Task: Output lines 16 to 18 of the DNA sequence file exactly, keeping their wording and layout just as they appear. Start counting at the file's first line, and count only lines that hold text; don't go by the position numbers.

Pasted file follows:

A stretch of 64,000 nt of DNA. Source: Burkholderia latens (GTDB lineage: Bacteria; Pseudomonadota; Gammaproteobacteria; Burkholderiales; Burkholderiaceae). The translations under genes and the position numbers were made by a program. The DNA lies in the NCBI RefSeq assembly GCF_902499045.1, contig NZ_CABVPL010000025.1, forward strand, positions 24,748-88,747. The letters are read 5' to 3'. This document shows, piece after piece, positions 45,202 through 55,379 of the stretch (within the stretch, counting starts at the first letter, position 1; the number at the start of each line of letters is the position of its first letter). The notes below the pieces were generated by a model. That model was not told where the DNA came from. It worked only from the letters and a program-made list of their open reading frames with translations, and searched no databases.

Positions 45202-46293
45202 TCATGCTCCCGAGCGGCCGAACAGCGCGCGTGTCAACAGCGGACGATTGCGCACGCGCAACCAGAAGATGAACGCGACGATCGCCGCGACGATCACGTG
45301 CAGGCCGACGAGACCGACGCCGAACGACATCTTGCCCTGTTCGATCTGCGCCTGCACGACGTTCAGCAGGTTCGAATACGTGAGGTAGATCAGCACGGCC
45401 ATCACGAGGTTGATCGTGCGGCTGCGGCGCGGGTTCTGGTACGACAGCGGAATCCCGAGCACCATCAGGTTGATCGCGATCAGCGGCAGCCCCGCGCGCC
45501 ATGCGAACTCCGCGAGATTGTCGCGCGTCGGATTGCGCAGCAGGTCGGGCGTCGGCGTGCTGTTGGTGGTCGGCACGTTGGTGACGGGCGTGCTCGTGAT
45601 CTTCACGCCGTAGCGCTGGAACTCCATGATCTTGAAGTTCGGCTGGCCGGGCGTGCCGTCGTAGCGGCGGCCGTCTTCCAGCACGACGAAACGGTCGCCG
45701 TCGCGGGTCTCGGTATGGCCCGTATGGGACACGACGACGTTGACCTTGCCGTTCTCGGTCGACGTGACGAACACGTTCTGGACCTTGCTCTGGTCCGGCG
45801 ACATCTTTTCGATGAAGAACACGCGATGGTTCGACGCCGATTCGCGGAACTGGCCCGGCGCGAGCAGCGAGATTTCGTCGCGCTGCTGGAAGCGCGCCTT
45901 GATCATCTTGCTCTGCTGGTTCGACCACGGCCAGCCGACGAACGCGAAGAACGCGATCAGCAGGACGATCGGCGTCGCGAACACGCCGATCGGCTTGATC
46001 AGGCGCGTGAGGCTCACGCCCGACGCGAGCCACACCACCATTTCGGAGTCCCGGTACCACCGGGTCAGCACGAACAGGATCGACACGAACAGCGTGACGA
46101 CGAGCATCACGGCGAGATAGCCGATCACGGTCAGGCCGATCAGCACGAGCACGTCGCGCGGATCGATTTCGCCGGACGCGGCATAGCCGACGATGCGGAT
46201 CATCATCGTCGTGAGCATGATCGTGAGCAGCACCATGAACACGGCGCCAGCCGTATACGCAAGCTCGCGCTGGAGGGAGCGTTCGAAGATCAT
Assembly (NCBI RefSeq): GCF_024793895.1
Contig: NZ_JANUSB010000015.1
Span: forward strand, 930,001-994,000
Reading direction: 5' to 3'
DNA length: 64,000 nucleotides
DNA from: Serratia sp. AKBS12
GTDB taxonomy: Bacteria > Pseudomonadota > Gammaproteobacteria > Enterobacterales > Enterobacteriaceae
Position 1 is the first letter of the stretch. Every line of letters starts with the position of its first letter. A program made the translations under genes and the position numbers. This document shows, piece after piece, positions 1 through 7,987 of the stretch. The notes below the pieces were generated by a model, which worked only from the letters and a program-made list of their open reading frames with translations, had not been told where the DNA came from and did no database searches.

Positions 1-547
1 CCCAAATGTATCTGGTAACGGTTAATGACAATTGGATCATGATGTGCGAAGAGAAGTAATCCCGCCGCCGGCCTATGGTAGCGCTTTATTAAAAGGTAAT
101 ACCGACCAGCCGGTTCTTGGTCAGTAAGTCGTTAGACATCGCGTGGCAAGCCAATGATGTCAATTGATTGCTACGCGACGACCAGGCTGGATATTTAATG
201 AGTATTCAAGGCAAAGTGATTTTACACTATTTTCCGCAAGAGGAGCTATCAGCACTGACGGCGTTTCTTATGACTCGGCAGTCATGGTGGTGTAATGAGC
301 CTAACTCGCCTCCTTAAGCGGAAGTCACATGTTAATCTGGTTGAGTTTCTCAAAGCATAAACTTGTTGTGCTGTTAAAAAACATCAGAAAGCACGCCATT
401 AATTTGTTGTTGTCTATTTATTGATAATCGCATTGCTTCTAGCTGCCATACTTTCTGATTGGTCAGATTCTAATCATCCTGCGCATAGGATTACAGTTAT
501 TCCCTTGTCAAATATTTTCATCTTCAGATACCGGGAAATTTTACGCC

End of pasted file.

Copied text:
Span: forward strand, 930,001-994,000
Reading direction: 5' to 3'
DNA length: 64,000 nucleotides